These are absolutely tough times for Ukraine in almost every field. Ukrainian farmers have 20 million tonnes of grain they cannot get to international markets because of the crazy war started by Russia. And a new harvest is about to begin. Before the war, 90% of Ukraine’s exports left via the deep ports in the Black Sea, which can load tankers large enough to travel long distances. But Russia has closed all of these ports. Now, it has offered to lift its blockade of Ukrainian Black Sea ports in exchange for lifting sanctions. This was promptly shot down by Ukraine as ‘blackmail’.

Ukraine is a major supplier of key crops with about 42% share of global exports of sunflower oil, 16% of maize, 10% of barley and 9% of wheat. Some countries heavily depend on Ukraine, such as Moldova which gets 92% of its wheat requirement from Ukraine, Lebanon 81% and Qatar 64%.

There must be a way: food going waste is criminal. And Russia is becoming a pariah nation is so many dimensions. Hard to believe that it is a responsible country!


It can begin with a fever, a headache, or muscle aches, and swollen lymph nodes. You might notice a rash develop, usually starting on the face before spreading to other parts of the body. And may lead to a range of medical complications depending on the person infected. These are typical symptoms that may point towards monkeypox, a disease now slowly spreading across the World.

When monkeypox does spread between humans, it is through physical contact with someone who has symptoms. The virus is transmitted from one person to another by close contact with lesions, body fluids, respiratory droplets and contaminated materials such as bedding. In the current outbreak, clusters have occurred among men who have sex with men, which has not been the case previously. But experts have warned against declaring it a sexually transmitted disease, or attributing the spread to certain communities.

Monkeypox is caused by the monkeypox virus – enveloped in a double-stranded DNA – a member of the Orthopoxvirus Genus in the Family Poxviridae. It is a viral zoonotic-virus transmitted to humans from animals-disease that occurs primarily in tropical rainforest areas of central and west Africa and is occasionally exported to other regions.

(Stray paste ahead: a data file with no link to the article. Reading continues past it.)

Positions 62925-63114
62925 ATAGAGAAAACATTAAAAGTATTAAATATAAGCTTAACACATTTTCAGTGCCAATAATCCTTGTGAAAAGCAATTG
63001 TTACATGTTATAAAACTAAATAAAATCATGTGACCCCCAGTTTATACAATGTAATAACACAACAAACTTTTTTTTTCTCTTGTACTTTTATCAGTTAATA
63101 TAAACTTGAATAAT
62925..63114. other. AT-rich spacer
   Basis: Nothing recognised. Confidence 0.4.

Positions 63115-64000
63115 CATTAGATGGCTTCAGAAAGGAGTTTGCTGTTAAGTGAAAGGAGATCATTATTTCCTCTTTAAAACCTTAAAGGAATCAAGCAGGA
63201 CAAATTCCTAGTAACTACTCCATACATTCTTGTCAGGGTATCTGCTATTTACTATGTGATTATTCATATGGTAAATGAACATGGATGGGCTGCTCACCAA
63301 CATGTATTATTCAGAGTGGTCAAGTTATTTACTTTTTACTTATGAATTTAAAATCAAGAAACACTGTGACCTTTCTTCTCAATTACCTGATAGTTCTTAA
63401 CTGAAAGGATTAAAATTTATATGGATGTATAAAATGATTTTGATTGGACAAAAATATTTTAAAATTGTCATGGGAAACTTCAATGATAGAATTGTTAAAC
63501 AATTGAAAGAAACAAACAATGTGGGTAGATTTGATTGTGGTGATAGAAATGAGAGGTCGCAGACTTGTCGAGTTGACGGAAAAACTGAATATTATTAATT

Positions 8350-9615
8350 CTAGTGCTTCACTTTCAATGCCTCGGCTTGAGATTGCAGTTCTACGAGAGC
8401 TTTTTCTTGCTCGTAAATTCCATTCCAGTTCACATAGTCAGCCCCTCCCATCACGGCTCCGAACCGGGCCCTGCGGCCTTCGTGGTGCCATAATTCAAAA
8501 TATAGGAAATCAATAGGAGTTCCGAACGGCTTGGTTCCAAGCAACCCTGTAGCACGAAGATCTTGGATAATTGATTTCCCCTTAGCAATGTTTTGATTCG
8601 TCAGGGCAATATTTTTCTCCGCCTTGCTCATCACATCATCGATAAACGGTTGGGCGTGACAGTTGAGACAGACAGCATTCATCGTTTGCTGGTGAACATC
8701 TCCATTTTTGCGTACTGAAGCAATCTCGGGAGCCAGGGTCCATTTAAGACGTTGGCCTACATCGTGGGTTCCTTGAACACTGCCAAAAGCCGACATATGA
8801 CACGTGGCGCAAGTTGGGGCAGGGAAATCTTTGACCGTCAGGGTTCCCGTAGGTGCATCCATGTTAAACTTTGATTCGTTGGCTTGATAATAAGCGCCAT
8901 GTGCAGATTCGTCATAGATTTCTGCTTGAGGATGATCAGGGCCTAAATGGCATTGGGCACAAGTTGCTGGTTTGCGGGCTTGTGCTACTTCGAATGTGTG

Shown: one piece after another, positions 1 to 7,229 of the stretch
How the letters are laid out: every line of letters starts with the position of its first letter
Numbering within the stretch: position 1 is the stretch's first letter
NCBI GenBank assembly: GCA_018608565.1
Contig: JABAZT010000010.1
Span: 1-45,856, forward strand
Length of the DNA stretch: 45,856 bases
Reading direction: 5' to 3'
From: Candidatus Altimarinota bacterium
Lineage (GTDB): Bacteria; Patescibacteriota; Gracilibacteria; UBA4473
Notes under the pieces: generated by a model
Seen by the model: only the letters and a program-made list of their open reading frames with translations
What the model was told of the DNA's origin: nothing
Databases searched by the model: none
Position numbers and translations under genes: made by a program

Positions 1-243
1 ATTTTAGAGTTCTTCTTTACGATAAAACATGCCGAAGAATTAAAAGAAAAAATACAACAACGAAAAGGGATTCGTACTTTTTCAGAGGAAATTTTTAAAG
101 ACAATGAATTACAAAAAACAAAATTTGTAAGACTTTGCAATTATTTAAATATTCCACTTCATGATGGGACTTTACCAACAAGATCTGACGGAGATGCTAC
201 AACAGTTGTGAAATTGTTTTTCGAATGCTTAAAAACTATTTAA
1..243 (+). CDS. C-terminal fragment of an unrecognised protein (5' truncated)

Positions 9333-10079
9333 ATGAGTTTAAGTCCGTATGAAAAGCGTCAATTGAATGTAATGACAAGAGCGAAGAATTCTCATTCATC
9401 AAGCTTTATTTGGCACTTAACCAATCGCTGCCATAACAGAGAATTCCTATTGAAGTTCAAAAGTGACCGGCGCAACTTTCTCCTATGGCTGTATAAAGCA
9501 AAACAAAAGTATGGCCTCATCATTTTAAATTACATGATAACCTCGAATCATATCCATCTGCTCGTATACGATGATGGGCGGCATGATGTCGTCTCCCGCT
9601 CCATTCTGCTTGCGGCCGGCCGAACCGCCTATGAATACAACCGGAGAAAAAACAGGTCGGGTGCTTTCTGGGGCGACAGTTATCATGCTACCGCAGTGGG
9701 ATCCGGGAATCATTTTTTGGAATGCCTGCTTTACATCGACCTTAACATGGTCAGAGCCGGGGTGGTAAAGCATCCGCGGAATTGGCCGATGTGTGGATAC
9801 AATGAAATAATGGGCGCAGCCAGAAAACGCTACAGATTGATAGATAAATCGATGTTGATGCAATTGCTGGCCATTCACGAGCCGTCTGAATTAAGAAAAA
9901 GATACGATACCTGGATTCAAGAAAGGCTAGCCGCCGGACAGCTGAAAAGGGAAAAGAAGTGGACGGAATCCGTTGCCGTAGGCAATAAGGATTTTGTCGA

Human monkeypox was first identified in humans in the year 1970 in the Democratic Republic of The Congo in a 9 years old boy, in a region where smallpox had been eliminated in 1968. Since then, most cases have been reported from rural, rainforest regions of the Congo Basin, particularly in Congo and human cases have increasingly been reported from across central and west Africa.

Monkeypox is usually a self-limited disease with the symptoms lasting from 2 to 4 weeks. Severe cases occur more commonly among children and are related to the extent of virus exposure, patient health status, and nature of complications. The incubation period -interval from infection to onset of symptoms- of monkeypox is usually from 6 to 13 days but can range from 5 to 21 days. Severe cases can occur. In recent times, the case fatality ratio has been around 3–6%.

An antiviral agent developed for the treatment of smallpox has also been licensed for the treatment of monkeypox. The clinical presentation of monkeypox resembles that of smallpox, a related orthopoxvirus infection which was declared eradicated worldwide in 1980. Monkeypox is less contagious than smallpox and causes less severe illness.

Vaccines used during the smallpox eradication programme also provide protection against monkeypox. Newer vaccines have been developed of which one has been approved for prevention of monkeypox.

Underlying immune deficiencies may lead to worse outcomes. Although vaccination against smallpox was protective in the past, today persons younger than 40 to 50 years of age (depending on the country) may be more susceptible to monkeypox due to cessation of smallpox vaccination campaigns globally after eradication of the disease. Complications of monkeypox can include secondary infections, bronchopneumonia, sepsis, encephalitis, and infection of the cornea with ensuing loss of vision. The extent to which asymptomatic infection may occur is unknown.

An antiviral agent known as Tecovirimat that was developed for smallpox was licensed by the European Medical Association (EMA) for monkeypox in 2022 based on data in animal and human studies. It is not yet widely available.

Booker Prize

The Booker Prize, formerly known as the ‘Booker Prize for Fiction’ and the ‘Man Booker Prize’ is a literary prize awarded each year for the best novel written in English and published in the UK or Ireland. A sister prize, the International Booker Prize, is awarded for a book translated into English and published in the UK or Ireland.

Indian Author Geetanjali Shree’s translated Hindi novel, ‘Tomb of Sand’, has become the first book written in an Indian language to be awarded the 2022 International Booker Prize. Originally published in Hindi as ‘Ret Samadhi’, the book was translated into English by Daisy Rockwell.

The Chair of the Judges had this to say, “This is a luminous novel of India and partition, but one whose spellbinding brio and fierce compassion weaves youth and age, male and female, family and nation into a kaleidoscopic whole”.

‘Tomb of Sand’ is the story of a 80 years old woman who goes into deep depression after the death of her husband. Eventually, she overcomes her depression and decides to visit Pakistan to confront the past that she left behind during the Partition.

Geetanjali Shree born in Manipur, India, is the author of three novels and several story collections, and her work has been translated into English, French, German, Serbian, and Korean.

Indians who have won the other Booker Prize are, Arundhati Roy for ‘God of Small Things’ in 1997, Kiran Desai for ‘The Inheritance of Loss’ in 2006, and Aravind Adiga for ‘The White Tiger’ in 2008.

More stories will be booked and fired in the weeks to come. Live healthy with World Inthavaaram.